The endosialidase double mutant was also cloned into pET-15b without a GFP fusion partner. The DNA encoding amino acid residues 246-1065 of EndoNF E581A+R596A was excised from pET15-GFP(L17)EndoNF(E581A+R596A) by digestion with NdeI and XhoI restriction enzymes, and the fragment was ligated to pET-15b cut with the same enzymes. The resulting plasmid pET15- EndoNF-(E581A+R596A) encoded endosialidase double mutant with an N-terminal hexa-histidine tag in the absence of any other fusion partner.

    This clone was expressed in Escherichia coli BL21 (DE3) by the same method. The recombinant E. coli strain BL21 (DE3) carrying either the plasmid encoding the GFP-fused EndoNF double mutant, or the plasmid encoding the EndoNF without a fusion partner was grown in LB broth containing ampicillin (100 µg/mL) at 37 °C for 2 h. Gene expression was induced with 0.5 mM isopropyl-thio-α-D-galactopyranoside and grown at 20 °C for 20 h. The cells overexpressing protein were resuspended in 20 mM Tris-HCl, pH 7.5, 500 mM NaCl, and lysed by French Press in the presence of a protease inhibitor mixture pellet (Roche Applied Science) and DNaseI (20 µg/mL). The lysate was centrifuged at 27000 x g for 30 min at 4 °C to remove cell debris. The supernatant of a cell lysate was chromatographed on a 1-mL HisTrap FF column (GE Healthcare) with a linear gradient of 0-100% using the following buffers: A, Tris-HCl 25 mM, NaCl 500 mM, imidazole 10 mM, pH 7.5; B, Tris-HCl 25 mM, NaCl 500 mM, imidazole 500 mM, pH 7.5, and the fractions were analyzed by SDS-PAGE. Fractions with significant amounts of protein were pooled. Synthesis of citrate-stabilized gold nanoparticles (AuNPs). Citrate-stabilized gold nanoparticles of 13 nm were prepared according to the Frens method.7 All glassware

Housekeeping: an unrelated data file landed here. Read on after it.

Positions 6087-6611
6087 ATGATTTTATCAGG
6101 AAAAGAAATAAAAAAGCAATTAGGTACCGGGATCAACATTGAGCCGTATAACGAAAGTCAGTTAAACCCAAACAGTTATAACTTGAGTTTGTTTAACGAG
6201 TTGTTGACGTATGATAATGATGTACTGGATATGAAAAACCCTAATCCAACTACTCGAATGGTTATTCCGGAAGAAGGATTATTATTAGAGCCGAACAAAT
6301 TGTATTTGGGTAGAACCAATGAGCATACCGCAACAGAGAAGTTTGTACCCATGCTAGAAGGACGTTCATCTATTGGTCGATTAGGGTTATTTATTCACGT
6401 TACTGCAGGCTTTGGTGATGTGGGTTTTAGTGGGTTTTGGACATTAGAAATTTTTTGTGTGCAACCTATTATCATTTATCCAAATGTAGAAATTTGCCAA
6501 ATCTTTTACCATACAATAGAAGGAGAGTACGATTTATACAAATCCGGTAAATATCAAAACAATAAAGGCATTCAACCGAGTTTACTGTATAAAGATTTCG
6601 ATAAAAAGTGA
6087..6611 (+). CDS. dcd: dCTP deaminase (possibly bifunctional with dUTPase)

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    were cleaned with piranha solution (volume ratio 3:1, H2SO4/H2O2), and rinsed thoroughly with Millipore-Q water prior to use. 190 mL of aqueous solution of HAuCl4 (72 µmol) was brought to a rolling boil with vigorous stirring. Rapid addition of 10 mL of 1% sodium citrate solution (340 µmol) resulted in a color change from pale yellow to deep blue within 30 sec. Boiling was continued for another 15 min after the final color changed to burgundy and then gradually cooled to room temperature. The resulting solution of colloidal particles was stored at 4 oC for future functionalization. Fabrication of oligosaccharide conjugated gold nanoparticles. Five milligrams of the thiolated oligosaccharides were added to 200 mL of citrate-stabilized AuNPs, in which the solution basicity was pre-adjusted to pH 11 by 0.5 N NaOH, and the solution was left to self-assemble for 20 h. Excess oligosaccharide was removed via centrifugation. The UV-visible spectrum of the AuNP clearly showed characteristic plasmon absorption bands at 520 nm. The red-shift of the band to 525 nm after addition of oligosaccharide indicated the successful replacement of citrate molecules to oligosaccharide on surface of AuNPs. The sizes of gold nanoparticles were verified through transmission electron microscope analysis with an average size of 13 ± 1.2 nm (100 particles sampled). Spherical nanoparticles are the most abundant (80%) component of the mixture, followed by around 10% of triangular prisms and 10% of other shapes including cubes and rods. Transmission electron microscopy was performed to characterize the size and dispersion of the AuNPs. A drop of the AuNP solution (1 µL) was placed on a carbon-coated 200-mesh copper grid. The grid was left to dry at room temperature for several hours, and then subsequently dried under vacuum overnight and analyzed. Mean particle size and standard deviation were determined by measuring at least 100 particles. E. coli cell lysate preparation. E. coli strain BL21 (DE3) bearing pTXB1 (NEB) was grown in LB broth containing ampicillin (100 µg/mL) at 37 °C for 2 h. Gene expression was induced with 0.5 mM isopropyl-thio-α-D-galactopyranoside and grown at 20 °C for 16-20 h. The cells were resuspended in 20 mM Tris-HCl, pH 7.5, 500 mM NaCl, and lysed by ultrasonication in the presence of a protease inhibitor mixture pellet (Roche Applied Science) and DNaseI (20 µg/mL). The lysate was centrifuged at 27000 x g for 30 min at 4 °C to remove cell debris. The resulting supernatant was collected and used as cell lysate without PST. Enzymatic polysialylation catalyzed by α-2,8-polysialyltransferase and detection on oligosaccharide-assembled gold nanoparticles. The oligosaccharide-AuNPs (5